Socialism is innately incompatible with freedom, the founding principle of America.That is why Americans — including many Democrats — continue to reject socialism.
America Rejects Socialism (Again)
It looks like voters, even Democratic primary voters, aren’t as enamored of socialism as we had feared.
The failures of socialism have been chronicled many places, from Socialism by Ludwig von Mises in 1922 to Socialism: The Failed Idea That Never Dies by Kristian Niemietz just last year. Perhaps the most contemporary failure, outside the continuing tragedies of North Korea and Cuba, is the sad example of Hugo Chavez’s “21st century socialism” in Venezuela, which turned out to be all too similar to 20th century socialism.
But right now we may be witnessing yet another failure of socialism: the sudden collapse of the presidential campaign of self??proclaimed socialist Bernie Sanders.
Just weeks ago there was full??scale Sanders panic. Coming off his near??defeat of Hillary Clinton in 2016, Sanders seemed to be on a roll, building toward a stronger effort in 2020. After the senator’s success in Iowa, New Hampshire, and Nevada, he jumped into the lead in national polls. The “moderate” Democratic candidates seemed on the ropes. Bernie was dubbed the frontrunner for the Democratic nomination and was leading President Trump in general election polls.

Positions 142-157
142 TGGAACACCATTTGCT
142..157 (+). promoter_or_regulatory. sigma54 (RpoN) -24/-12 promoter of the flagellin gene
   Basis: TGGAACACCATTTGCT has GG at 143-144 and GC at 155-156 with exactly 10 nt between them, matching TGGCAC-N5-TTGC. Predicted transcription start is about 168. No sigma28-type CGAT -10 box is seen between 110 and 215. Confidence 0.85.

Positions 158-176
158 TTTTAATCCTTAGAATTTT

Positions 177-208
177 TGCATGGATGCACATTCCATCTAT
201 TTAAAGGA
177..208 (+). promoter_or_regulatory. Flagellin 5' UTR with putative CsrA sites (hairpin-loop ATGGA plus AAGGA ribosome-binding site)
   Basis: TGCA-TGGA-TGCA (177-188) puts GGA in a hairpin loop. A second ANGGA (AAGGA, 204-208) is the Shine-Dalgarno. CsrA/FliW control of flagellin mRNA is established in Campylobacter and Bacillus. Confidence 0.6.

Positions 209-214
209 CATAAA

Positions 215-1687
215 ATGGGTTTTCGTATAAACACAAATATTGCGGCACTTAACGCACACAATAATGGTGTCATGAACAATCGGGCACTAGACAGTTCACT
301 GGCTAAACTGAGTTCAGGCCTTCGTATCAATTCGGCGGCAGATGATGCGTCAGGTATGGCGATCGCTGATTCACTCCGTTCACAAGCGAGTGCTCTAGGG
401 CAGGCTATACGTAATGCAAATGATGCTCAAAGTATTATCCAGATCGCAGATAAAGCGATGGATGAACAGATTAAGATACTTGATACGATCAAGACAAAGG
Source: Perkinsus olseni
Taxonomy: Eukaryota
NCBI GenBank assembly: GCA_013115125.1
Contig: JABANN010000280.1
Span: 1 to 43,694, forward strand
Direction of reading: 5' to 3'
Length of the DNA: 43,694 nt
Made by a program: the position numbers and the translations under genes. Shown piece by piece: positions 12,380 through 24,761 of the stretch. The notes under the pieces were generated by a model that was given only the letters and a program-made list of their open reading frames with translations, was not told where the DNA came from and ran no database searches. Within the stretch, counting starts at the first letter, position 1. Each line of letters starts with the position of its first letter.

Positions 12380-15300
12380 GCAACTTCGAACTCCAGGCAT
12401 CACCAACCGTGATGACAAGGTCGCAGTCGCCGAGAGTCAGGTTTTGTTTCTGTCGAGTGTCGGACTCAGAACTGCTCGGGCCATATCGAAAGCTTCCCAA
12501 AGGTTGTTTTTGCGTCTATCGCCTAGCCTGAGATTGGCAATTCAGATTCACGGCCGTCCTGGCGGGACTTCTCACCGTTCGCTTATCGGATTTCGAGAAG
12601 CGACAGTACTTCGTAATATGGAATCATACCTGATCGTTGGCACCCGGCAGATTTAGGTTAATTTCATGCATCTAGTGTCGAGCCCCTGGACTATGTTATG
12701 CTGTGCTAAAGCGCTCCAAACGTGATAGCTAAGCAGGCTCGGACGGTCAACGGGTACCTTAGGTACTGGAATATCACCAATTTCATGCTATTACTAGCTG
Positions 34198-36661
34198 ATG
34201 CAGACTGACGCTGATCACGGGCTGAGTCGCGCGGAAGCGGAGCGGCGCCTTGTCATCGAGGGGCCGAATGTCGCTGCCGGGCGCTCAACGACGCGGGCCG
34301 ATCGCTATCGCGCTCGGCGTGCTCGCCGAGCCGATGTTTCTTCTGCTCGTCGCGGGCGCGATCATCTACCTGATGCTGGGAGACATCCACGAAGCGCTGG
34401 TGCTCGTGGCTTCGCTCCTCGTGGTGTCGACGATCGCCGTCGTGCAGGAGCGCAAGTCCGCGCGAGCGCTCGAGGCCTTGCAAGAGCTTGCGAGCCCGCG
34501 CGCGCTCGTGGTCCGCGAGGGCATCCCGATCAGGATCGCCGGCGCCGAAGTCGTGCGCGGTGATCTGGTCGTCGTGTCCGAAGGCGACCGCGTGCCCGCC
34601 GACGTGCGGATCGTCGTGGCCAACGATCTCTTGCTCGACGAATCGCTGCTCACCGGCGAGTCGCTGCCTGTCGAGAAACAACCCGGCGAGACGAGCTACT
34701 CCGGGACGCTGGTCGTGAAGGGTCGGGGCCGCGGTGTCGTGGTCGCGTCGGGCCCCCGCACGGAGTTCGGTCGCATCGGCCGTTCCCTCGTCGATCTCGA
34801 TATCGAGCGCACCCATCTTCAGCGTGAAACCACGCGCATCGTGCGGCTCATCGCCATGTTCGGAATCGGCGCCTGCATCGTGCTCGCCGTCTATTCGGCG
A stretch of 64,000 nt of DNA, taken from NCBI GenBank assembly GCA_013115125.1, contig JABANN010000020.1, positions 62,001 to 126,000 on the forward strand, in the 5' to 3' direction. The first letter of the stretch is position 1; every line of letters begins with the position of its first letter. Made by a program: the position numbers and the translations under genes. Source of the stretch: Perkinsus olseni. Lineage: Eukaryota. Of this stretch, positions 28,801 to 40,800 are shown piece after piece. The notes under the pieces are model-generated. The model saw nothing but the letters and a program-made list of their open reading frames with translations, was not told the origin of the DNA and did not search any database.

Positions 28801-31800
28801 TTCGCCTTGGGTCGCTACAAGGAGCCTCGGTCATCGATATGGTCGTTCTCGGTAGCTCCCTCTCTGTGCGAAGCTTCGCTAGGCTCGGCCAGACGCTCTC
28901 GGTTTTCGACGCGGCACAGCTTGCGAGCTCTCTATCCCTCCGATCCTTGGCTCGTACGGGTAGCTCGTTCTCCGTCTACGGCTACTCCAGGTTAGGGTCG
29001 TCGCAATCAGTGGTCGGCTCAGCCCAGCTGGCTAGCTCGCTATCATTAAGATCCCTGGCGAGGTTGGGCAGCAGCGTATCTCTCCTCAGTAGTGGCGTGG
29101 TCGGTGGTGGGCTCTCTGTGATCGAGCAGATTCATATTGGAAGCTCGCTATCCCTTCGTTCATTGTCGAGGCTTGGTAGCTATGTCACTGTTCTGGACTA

Sanders started to get more attention. Debates over “democratic socialism” heated up. Sanders went on national television to defend his praise of Fidel Castro. Democratic party leaders despaired. And then the voters started paying attention. Sanders lost big in South Carolina, as expected. Not so expectedly, he lost 10 of 14 primaries on Super Tuesday. Then just last night his campaign suffered probably fatal blows, especially in Missouri and Michigan. In Missouri, a state where Clinton had barely edged past him in 2016, he lost to Joe Biden by 60 to 35 percent. And in Michigan, where his upset of Clinton in 2016 had propelled his campaign, voters preferred Biden by 53 to 36 percent.
It looks like voters, even Democratic primary voters, aren’t as enamored of socialism as we had feared. Last week In Michigan, Sanders carried voters 18 to 29. But his claims that he could win the presidency by generating a huge turnout of young voters have not panned out. Youth turnout has been lower throughout the primaries than it was in 2016. Sanders loses African??American voters and older voters heavily. He did worse with the white working class than he did in 2016. He lost both college??educated whites and non??college whites.
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